THERE was a campaign button being circulated among the power brokers at the annual confab of the Pennsylvania Society last weekend in New York:
"He's older, he's wiser, and nobody owns him: Specter for Mayor 2011."
It had GOP strategist Roger Stone's fingerprints all over it. You never know when Stone is joking. (Just ask Elliot Spitzer.)
To the extent that anyone would see City Hall in Specter's future, I'd argue that they were setting their sights too locally.
I'm thinking Islamabad.
In light of Richard Holbrooke's death, President Obama should name Specter the new special envoy to Afghanistan and Pakistan.
I thought that when I heard the president's remembrance of Holbrooke on Monday: "As anyone who has ever worked with him knows - or had the clear disadvantage of negotiating across the table from him - Richard is relentless.
"He never stops. He never quits. Because he's always believed that if we stay focused, if we act on our mutual interests, that progress is possible. Wars can end. Peace can be forged."
Throughout more than four decades of public service, Specter has embodied many of the same characteristics. He was elected D.A. in the Republican no-fly zone of Philadelphia. Became a hard-charging prosecutor battling corruption. Helped investigate the Kennedy assassination on the Warren Commission.
He lost elections for mayor of Philadelphia, the Senate and governor before finally winning his Senate seat in 1980. For three decades, he staked out the political common ground as the Senate became increasingly overwhelmed by polarization and gridlock.
He beat open-heart surgery, a brain tumor and Hodgkin's disease (twice).
In short, he defied any number of odds to become not only Pennsylvania's longest-serving U.S. senator, but also one of the most influential elected officials in the country.
His legacy as such will likely revolve around his accomplishments in the realm of the judiciary. As longtime Pennsylvania political observers Terry Madonna and Michael Young noted this week, Specter played a significant role in the confirmation of 14 Supreme Court justices and at least 125 federal trial and appellate judges during his stay on the Judiciary Committee.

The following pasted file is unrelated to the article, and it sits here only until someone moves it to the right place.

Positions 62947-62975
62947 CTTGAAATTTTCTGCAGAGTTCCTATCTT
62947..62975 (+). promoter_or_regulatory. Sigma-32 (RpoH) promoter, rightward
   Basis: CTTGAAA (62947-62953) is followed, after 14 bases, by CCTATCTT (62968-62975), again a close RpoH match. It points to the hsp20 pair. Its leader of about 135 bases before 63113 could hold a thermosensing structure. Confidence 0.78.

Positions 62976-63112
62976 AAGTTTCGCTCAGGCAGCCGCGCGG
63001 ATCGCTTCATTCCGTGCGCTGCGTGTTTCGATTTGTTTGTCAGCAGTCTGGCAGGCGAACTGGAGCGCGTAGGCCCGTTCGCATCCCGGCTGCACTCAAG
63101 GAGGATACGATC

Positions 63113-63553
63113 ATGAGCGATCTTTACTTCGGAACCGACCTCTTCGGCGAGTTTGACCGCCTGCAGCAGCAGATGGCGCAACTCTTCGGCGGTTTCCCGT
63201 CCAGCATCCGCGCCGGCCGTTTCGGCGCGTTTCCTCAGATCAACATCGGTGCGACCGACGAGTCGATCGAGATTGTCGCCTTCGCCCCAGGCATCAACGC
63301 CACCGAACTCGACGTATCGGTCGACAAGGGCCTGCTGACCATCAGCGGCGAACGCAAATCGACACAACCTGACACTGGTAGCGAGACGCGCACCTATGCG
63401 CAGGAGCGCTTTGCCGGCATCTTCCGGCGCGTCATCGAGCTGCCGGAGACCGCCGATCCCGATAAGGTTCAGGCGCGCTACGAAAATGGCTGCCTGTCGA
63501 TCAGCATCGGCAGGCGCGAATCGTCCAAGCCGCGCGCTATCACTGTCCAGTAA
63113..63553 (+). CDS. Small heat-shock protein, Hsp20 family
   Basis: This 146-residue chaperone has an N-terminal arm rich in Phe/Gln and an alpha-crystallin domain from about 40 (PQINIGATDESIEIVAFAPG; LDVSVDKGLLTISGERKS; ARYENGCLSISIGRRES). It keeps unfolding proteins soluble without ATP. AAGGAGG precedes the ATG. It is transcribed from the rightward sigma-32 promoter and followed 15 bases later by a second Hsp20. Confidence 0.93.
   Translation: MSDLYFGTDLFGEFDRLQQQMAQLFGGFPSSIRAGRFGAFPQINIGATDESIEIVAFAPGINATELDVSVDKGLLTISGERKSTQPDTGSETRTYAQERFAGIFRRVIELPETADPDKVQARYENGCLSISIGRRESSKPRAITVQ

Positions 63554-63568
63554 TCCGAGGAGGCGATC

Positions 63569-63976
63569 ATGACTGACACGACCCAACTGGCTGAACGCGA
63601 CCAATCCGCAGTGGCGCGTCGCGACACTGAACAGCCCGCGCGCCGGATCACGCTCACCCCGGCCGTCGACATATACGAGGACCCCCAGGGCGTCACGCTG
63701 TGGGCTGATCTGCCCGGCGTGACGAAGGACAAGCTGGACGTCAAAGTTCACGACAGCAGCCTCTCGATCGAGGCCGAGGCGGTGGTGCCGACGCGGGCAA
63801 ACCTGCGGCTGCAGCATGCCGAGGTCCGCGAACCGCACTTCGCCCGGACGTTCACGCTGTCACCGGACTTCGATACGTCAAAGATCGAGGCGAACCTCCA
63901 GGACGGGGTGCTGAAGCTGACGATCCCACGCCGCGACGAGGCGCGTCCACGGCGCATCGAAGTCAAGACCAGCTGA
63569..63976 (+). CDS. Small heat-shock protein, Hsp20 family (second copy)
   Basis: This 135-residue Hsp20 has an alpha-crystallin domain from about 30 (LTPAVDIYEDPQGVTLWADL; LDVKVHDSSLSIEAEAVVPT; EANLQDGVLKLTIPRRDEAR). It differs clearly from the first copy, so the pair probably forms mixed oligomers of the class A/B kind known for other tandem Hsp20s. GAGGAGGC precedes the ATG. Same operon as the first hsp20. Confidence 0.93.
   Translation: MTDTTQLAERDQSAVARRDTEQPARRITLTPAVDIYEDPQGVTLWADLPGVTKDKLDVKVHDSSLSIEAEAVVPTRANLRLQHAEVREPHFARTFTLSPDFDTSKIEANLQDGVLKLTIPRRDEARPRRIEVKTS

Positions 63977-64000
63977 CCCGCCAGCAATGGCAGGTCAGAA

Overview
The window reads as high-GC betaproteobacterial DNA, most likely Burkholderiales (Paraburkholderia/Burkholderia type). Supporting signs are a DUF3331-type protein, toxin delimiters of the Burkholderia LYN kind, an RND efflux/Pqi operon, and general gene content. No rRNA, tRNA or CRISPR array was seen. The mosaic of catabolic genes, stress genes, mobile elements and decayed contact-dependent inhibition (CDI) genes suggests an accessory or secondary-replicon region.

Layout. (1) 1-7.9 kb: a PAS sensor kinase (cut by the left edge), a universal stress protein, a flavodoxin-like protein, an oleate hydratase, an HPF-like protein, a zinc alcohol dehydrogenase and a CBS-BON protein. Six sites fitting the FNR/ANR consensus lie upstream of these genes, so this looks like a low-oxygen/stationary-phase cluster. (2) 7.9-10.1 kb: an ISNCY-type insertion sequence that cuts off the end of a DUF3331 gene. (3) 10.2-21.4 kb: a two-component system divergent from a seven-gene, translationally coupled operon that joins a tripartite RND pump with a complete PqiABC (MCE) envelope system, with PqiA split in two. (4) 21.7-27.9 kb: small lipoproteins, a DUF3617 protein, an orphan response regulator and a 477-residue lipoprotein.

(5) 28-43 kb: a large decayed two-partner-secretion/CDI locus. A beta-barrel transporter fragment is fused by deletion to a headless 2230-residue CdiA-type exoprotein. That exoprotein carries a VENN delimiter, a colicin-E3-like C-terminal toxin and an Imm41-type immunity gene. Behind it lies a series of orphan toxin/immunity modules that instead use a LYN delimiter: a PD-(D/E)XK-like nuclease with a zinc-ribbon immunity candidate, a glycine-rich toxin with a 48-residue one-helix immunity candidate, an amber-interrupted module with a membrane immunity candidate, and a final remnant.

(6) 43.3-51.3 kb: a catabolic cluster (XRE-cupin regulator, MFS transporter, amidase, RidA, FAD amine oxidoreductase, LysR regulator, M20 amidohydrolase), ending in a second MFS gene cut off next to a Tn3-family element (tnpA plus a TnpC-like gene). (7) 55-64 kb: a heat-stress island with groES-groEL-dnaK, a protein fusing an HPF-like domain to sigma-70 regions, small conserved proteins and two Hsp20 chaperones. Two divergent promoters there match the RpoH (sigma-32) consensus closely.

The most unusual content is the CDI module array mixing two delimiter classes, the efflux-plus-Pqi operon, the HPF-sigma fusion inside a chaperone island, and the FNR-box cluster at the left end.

Others will cite his investigative prowess. From the Warren Commission and the single bullet "conclusion" (as Specter insists upon putting it) to Spygate and the New England Patriots, Specter never shied away from a good inquiry.
Still others could point to his political centrism in an age of increasing partisanship. Or his dogged advocacy on behalf of the National Institutes of Health and in favor of stem cell research.
Yet, as Madonna and Young correctly note, "Less well known is his energetic record on immigration and foreign affairs. Specter's frequent visits and expertise on the Middle East has made him one of the nation's most knowledgeable authorities on the region."
Indeed, he's been to 90-plus countries over his three decades in D.C., including six visits to Pakistan over 20 years and two to Afghanistan. He logged 28 trips to Israel, 20 to Syria, 18 to Egypt.
His international forays have included meetings with Pakistani Prime Minister Benazir Bhutto and Presidents Muhammad Zia ul-Haq and Pervez Musharraf, King Hussein and King Abdullah of Jordan, and Egyptian President Hosni Mubarak. Specter has conferred with Soviet President Mikhail Gorbachev and Francois Mitterrand of France. He's met with eight Israeli prime ministers, including Ehud Olmert and Benjamin Netanyahu.
His experience includes encounters with U.S. antagonists like Saddam Hussein, Fidel Castro, Hugo Chavez, Gadhafi of Libya, and Hafez and Bashar al-Assad of Syria. And he particularly treasures his two visits with Pope John Paul II.
Few U.S. officials have such a breadth of firsthand knowledge of the world's high-profile leaders, including those in the tumultuous and dangerous Middle East.
And given Specter's trademark relentlessness, political skill and an intellectual curiosity unrivaled in the Senate, he'd be a more-than-worthy successor to Holbrooke, himself a true giant of U.S. international affairs.
Obama should give him the chance to prove it. He's older, wiser - and nobody owns him. He's also available.